My 5-10 Year Plan to Defend Federal Whistleblowers
As some of you may know, I am a federal whistleblower and an attorney who focuses on whistleblower issues. I joined the FAA in 2009 and was fired less than a year later in what I allege is retaliation for whistleblowing. The Office of Special Counsel, an independent federal agency that protects whistleblowers, found my allegations to have merit. The case is currently under investigation.
Since that time, I started blogging about this that and the other, raising hell among whistleblowers and advocates for anti-democratic conduct by veal pen NGOs (what Chris Hedges would call the bourgeois liberal betrayal of the people they claim to champion). I wasn’t particularly radicalized before this experience, but this has been my reality. Some of you may have seen this ruckus on fdl. There’s been some quiet progress on that front, primarily because Edward Snowden raised the stakes and clarified the mission for many people. Whatever, this post isn’t about that.
What this is about is my plan going forward. Whether I win my case or not, I’m not going back to the government, as I would always have a bullseye on my back (the bureaucracy never forgets). I started a law practice representing federal whistleblowers. It’s in the early stages but I’m hopeful. My hope is to build the practice to the point that I get both corporate and federal whistleblowers. The corporate whistleblowers would bring in high dollar winnings, which I would then use to bankroll a legal services corp./law school clinic to help the federal employee whistleblowers. The forum for that is the Merit Systems Protection Board (hence my handle), where justice is hard to come by (less than 2-3% of appellants win on the merits each year). My anecdotal view so far is that agencies and the non-independent hearing examiners exploit appellants’ ignorance of the rules. This is where the legal services corp./clinic can come in handy, where for low cost or even free representation, many abuses would be deterred and whistleblowers would get a meaningful day in court. An added benefit is that this would train new generations of employment lawyers who could hit the ground running. Another is that the org would then use all its collective knowledge to reform whistleblower laws in a genuine, inclusive and hard-hitting fashion.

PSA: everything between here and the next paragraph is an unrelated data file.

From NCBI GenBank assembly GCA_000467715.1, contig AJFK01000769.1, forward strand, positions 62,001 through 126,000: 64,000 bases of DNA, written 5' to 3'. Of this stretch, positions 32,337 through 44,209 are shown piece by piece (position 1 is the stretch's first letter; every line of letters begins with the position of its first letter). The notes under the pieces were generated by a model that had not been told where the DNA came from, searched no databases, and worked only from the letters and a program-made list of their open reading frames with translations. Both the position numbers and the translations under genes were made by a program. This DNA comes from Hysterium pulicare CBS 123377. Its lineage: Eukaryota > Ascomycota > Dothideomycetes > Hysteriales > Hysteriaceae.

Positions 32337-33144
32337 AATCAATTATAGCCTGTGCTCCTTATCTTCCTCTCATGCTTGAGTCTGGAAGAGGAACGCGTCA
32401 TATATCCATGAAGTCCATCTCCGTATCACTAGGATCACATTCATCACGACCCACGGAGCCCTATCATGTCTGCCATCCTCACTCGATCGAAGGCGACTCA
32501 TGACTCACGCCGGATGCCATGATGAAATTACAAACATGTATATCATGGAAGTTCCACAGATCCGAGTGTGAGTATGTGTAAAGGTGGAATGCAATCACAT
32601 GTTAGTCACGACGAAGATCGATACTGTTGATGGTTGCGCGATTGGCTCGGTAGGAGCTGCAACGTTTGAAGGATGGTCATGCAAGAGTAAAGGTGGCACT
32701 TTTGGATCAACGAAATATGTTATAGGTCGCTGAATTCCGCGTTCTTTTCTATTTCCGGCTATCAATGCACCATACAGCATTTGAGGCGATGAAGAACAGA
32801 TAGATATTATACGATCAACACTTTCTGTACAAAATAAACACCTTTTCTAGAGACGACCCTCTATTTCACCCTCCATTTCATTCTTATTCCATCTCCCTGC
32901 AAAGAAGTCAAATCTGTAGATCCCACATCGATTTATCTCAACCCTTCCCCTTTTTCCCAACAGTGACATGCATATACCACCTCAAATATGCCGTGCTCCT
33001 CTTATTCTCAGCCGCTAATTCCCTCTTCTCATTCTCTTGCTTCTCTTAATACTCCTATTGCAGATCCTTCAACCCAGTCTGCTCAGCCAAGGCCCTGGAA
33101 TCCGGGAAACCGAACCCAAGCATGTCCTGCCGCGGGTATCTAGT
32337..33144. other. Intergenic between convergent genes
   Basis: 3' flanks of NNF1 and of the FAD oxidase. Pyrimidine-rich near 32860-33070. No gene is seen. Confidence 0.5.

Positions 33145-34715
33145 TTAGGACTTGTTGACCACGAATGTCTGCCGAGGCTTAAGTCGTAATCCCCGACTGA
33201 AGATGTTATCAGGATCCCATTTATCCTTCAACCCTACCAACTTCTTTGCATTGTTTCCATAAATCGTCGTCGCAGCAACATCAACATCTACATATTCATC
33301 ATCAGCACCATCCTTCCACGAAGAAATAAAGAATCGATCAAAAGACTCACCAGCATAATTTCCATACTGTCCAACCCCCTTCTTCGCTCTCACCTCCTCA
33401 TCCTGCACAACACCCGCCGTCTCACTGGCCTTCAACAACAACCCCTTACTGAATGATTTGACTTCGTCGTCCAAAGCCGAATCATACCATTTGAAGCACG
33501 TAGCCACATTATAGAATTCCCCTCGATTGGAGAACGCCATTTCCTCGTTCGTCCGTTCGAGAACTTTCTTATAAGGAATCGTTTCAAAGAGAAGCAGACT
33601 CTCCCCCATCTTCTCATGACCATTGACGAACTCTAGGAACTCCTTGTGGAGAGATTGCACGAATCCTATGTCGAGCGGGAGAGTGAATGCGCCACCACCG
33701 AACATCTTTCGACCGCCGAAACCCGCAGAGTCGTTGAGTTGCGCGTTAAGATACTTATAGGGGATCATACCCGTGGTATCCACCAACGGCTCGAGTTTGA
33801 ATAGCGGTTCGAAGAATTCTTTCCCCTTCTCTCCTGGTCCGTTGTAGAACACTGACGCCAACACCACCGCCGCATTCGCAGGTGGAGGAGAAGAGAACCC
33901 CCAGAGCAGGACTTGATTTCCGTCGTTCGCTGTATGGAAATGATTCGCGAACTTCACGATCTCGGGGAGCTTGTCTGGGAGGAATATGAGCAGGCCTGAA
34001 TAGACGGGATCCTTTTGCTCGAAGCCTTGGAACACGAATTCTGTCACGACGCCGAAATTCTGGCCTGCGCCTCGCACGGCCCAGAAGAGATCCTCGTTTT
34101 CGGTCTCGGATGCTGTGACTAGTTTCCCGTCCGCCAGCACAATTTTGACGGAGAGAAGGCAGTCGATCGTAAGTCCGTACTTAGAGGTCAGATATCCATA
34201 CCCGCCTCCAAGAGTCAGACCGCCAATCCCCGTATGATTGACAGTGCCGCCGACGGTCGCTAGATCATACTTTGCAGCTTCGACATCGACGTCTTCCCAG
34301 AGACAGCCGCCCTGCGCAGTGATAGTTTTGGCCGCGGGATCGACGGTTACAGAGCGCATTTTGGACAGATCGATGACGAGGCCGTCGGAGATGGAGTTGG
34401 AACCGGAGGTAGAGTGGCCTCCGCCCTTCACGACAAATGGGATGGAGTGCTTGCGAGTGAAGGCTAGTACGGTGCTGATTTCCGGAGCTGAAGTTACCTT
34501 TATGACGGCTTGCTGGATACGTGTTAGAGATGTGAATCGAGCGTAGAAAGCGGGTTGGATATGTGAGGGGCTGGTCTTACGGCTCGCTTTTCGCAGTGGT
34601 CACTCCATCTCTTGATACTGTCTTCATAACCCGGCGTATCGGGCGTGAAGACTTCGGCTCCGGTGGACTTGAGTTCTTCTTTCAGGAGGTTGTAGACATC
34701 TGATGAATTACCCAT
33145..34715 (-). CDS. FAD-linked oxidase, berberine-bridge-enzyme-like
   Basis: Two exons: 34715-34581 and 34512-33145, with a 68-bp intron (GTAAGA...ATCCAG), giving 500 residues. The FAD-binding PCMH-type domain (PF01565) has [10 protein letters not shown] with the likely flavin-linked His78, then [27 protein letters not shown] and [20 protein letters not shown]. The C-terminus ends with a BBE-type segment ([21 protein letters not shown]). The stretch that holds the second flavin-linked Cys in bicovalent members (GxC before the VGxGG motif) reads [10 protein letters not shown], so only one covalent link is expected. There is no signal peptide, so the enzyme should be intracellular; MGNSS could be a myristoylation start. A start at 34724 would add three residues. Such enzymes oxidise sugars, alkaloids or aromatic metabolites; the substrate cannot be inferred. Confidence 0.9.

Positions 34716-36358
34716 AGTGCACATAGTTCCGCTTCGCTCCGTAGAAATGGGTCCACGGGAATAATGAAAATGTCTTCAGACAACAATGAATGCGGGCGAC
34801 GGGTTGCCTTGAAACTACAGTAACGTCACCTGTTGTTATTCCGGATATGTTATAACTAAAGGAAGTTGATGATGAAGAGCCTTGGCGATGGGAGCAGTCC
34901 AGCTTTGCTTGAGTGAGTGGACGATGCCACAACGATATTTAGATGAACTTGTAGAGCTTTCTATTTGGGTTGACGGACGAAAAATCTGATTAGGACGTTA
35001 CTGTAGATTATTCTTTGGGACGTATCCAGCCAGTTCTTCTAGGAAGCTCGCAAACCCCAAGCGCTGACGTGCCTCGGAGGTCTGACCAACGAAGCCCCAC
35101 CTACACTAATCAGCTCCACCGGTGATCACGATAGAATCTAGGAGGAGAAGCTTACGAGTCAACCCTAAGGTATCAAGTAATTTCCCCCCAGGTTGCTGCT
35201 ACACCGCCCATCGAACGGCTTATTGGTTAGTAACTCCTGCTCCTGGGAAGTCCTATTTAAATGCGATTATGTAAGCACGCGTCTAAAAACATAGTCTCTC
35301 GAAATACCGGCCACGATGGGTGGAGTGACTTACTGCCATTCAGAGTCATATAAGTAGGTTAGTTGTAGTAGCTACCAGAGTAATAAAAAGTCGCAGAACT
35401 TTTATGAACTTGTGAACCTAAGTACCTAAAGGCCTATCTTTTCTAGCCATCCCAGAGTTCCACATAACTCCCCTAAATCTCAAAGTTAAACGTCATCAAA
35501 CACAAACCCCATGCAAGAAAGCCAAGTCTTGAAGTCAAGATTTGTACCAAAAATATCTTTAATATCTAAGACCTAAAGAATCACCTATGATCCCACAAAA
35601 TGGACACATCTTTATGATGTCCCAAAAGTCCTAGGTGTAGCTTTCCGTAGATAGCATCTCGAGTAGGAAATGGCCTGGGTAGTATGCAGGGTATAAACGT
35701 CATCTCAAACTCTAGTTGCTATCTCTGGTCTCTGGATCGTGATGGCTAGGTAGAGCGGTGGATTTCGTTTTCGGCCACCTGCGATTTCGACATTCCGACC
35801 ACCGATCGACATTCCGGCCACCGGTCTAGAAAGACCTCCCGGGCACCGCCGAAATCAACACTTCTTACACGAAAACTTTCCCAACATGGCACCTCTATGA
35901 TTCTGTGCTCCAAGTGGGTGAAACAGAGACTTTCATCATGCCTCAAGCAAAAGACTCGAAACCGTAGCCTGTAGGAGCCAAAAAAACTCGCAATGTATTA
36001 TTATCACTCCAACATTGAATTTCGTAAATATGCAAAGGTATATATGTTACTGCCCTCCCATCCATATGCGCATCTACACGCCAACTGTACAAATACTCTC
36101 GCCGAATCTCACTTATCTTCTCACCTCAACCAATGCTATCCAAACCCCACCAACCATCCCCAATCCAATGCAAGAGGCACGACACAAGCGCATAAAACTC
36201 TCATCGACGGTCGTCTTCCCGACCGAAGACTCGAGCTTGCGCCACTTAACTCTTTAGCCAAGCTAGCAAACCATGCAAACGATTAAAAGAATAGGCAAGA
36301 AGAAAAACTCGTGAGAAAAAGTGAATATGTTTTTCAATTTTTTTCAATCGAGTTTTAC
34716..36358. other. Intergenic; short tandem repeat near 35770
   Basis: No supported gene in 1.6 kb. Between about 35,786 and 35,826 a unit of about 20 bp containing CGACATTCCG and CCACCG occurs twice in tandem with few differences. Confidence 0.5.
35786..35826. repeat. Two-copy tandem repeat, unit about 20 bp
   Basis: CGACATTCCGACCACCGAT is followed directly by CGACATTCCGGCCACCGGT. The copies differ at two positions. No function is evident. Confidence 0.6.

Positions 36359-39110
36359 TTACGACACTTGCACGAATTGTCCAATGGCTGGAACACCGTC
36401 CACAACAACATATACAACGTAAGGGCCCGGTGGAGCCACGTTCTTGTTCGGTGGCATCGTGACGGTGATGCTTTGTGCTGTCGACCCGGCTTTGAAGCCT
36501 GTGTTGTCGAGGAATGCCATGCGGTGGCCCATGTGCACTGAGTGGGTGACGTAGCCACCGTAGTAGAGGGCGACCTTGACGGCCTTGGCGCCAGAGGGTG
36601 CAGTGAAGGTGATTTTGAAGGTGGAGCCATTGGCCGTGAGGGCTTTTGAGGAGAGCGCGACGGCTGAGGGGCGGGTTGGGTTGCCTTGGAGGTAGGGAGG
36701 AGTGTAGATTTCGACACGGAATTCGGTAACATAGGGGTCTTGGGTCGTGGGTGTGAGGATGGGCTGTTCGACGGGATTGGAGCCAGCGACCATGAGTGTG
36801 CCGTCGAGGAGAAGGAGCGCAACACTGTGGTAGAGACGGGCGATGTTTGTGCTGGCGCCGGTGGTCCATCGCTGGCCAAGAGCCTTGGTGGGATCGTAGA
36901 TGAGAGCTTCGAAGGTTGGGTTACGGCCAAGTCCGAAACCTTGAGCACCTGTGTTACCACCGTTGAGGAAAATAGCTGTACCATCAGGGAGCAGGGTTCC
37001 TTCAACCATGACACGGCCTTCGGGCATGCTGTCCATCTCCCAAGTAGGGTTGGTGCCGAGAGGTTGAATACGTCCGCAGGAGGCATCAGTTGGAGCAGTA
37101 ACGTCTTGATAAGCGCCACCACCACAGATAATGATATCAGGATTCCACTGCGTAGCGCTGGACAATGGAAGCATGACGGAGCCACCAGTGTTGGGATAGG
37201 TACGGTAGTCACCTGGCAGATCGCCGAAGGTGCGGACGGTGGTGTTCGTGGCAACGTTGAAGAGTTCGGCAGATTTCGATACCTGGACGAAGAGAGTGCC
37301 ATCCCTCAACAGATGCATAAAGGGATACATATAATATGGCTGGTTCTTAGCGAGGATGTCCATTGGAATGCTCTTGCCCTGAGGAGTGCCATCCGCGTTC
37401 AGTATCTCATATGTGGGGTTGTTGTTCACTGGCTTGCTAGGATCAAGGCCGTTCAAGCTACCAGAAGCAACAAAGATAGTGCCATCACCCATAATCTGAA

I’ve been here long enough to know that there are different forms of setting up these entities. I would definitely want to practice what I preach and create a truly democratic and horizontal institution. If anyone has any suggestions for books or websites, please let me know where I can seek inspiration.